According to a long history of religion I read many years ago that’s YHWH and is not to be pronounced.
Judaism has taught, perhaps as far back as the 3rd century B.C., that it's unlawful to utter the tetragrammaton. The tradition falls short of being Biblical, however, seeing as how Ruth 2:4 says:
And, behold, Boaz came from Bethlehem, and said unto the reapers, The Lord [Hebrew, YHWH] be with you. And they answered him, The Lord [Hebrew, YHWH] bless thee.
In the Old Testament, God deals with primitive people through primitive means, so there is certain relational distance. Bad behavior must be addressed before the subject of intentions and motives can be introduced. That means that there is a lot of violence and crude behavior on both sides. The relationship gradually changes from master/slave to father/God as the crude behavior becomes somewhat more civilized. At that level, a covenant is possible, but intimacy is still a problem. In the New Testament, the relationship between God and man gradually becomes more intimate, first to the level of friendship, and finally to the level of mutual, self sacrificial love. Concurrently, man begins to consider not only his behavior but the intentions and motives in back of that behavior. What a person does is important, but why he does it is infinitely more important. As that relationship develops, and God becomes known (only analogically of course) man can call on the heavenly father/God in much the same way he would call on an earthly father. In Islam, there is no room for this kind of intimacy because the relationship never advances beyond that of a slave to his master. Accordingly, the slave’s motives never advance beyond obeisance, servility, and duty. StephenB
Both Yahweh and Jehovah are transliterations (YHWH JHVH) of the literal, actual, and unpronounceable (in more ways than one) name of God, comprised of the Hebrew letters: Yod, Heh, Vav, and Heh. The construction is known as the Tetragrammaton (word of four letters). Apollos
I believe that Jerusalem (Al-Quds) is nameless in the Qu'ran because it's not referenced anywhere in the Qu'ran. Apollos
re; Yahweh According to a long history of religion I read many years ago that's YHWH and is not to be pronounced. The 4-letter ancient Hebrew name was translated into english in one variation as JHVH which should be more familiar to American audiences as JeHoVaH. DaveScot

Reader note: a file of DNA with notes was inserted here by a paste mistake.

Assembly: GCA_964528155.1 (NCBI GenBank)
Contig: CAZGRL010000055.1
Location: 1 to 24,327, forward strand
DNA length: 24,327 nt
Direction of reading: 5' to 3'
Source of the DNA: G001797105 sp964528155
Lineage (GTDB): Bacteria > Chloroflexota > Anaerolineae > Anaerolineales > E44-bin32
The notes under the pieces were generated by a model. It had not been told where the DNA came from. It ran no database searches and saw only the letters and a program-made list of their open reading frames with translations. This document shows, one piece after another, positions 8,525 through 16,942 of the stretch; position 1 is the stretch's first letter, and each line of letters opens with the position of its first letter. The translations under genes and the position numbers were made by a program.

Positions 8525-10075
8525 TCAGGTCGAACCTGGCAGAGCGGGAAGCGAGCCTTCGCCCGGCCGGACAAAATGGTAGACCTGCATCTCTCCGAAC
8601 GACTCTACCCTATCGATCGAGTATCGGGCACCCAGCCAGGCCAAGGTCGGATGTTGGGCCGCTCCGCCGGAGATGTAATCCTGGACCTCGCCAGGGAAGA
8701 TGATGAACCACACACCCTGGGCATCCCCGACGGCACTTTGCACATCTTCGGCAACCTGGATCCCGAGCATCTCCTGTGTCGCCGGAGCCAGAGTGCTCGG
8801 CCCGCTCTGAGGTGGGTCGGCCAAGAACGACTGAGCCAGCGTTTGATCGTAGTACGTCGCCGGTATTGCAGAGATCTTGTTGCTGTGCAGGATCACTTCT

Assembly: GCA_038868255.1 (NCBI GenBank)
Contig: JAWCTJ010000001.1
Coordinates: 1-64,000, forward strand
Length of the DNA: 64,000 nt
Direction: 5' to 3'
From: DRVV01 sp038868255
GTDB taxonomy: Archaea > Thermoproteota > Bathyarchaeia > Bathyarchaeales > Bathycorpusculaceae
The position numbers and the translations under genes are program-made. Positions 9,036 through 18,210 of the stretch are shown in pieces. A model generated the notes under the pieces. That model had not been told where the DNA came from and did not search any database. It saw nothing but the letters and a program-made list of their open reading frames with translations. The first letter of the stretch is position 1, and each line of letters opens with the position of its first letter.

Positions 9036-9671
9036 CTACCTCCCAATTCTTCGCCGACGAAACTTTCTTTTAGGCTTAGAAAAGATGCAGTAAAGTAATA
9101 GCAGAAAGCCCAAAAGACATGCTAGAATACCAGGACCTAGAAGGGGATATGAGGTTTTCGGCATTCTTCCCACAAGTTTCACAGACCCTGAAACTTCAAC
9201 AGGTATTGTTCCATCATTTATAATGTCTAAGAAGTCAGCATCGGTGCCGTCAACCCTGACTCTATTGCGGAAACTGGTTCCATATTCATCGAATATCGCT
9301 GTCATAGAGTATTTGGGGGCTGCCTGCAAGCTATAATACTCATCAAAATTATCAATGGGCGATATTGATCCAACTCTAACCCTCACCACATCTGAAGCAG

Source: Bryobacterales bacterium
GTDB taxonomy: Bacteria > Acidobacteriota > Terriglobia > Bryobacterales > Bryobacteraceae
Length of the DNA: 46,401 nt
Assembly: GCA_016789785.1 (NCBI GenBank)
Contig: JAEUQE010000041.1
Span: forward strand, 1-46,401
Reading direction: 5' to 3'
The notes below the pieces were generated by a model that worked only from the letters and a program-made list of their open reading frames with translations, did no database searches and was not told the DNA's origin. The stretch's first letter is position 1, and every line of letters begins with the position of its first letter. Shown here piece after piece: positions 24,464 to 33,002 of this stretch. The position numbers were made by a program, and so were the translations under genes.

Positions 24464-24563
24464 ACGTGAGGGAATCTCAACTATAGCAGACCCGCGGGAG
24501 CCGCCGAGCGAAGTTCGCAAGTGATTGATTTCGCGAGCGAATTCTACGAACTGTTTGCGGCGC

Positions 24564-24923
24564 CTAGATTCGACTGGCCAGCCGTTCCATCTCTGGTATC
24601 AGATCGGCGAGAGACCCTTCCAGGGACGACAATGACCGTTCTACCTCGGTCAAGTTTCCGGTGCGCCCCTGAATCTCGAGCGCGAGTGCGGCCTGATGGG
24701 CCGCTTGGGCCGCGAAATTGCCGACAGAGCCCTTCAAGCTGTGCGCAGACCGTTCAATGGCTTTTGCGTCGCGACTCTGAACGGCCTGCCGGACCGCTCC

Does not the Lord God say to Moses that He is I Am? PannenbergOmega
In Judaism God has a name' "Yahweh" - Or Jahova- but you aren't supposed to ever say it. I dont know where you got the idea that God has no name in Judaism from. Frost122585
Some of the holiest things don't even have names. In Judaism, god has no name. In the Koran, Jerusalem has no name. The "I love Darwin" items make about as much sense as the above picture. Larry Fafarman
I still think that some one should steal my idea for a T-shirt and have a very complex picture of the baterial flagellum and have the words read "I was selected to be intelligent" on it. and to make the matters a bit more spiritual you could have a little red line through the words "was and selected" and above it in red ink have the word "chose" in their place. -----------chose I {w-as -sele-cted} to be intelligent. Or just "I naturally selected to be intelligent" or somthing along these lines. Frost122585
That's the best yet. Clever and (sadly) accurate. Thanks for sharing! Flannery
Reminds me of the wizard of OZ. That is look behind the curtain of random mutation and natural selection and you’ll see a feeble old man building a phony legacy though smoke and mirrors. Welcome everyone, to the church of Darwin, Marx and Freud - the atheists holy trinity. Frost122585